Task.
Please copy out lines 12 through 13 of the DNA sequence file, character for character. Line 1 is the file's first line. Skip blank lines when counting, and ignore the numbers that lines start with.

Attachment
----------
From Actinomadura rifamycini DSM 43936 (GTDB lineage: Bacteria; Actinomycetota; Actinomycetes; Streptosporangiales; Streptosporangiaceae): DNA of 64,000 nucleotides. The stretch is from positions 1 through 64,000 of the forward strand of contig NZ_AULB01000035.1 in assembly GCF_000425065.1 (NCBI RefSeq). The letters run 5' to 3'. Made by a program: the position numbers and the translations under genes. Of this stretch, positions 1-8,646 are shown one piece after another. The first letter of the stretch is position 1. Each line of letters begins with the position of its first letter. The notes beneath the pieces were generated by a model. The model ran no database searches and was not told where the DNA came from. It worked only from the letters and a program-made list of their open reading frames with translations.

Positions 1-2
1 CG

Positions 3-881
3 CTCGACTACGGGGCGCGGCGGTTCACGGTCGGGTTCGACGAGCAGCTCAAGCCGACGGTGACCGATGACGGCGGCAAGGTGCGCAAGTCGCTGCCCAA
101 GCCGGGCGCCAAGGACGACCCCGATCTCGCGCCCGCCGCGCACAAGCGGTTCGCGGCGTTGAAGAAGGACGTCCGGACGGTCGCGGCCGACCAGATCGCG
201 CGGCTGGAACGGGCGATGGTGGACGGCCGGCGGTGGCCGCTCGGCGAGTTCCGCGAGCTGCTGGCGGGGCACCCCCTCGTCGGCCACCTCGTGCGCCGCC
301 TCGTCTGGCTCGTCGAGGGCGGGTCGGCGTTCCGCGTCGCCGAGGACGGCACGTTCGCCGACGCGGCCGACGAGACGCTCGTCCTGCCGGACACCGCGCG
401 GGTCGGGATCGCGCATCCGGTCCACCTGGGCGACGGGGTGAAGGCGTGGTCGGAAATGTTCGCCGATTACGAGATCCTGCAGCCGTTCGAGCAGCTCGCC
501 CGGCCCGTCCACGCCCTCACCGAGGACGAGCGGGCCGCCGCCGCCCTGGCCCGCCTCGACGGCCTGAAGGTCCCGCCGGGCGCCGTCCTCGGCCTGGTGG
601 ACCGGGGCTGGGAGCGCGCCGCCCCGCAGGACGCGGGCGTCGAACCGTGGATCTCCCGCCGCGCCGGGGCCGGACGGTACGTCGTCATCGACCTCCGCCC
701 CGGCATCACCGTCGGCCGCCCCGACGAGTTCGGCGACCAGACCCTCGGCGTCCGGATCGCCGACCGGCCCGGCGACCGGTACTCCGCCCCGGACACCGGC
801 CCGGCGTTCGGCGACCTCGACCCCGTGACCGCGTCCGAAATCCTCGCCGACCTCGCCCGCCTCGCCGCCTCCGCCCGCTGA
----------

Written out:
701 CGGCATCACCGTCGGCCGCCCCGACGAGTTCGGCGACCAGACCCTCGGCGTCCGGATCGCCGACCGGCCCGGCGACCGGTACTCCGCCCCGGACACCGGC
801 CCGGCGTTCGGCGACCTCGACCCCGTGACCGCGTCCGAAATCCTCGCCGACCTCGCCCGCCTCGCCGCCTCCGCCCGCTGA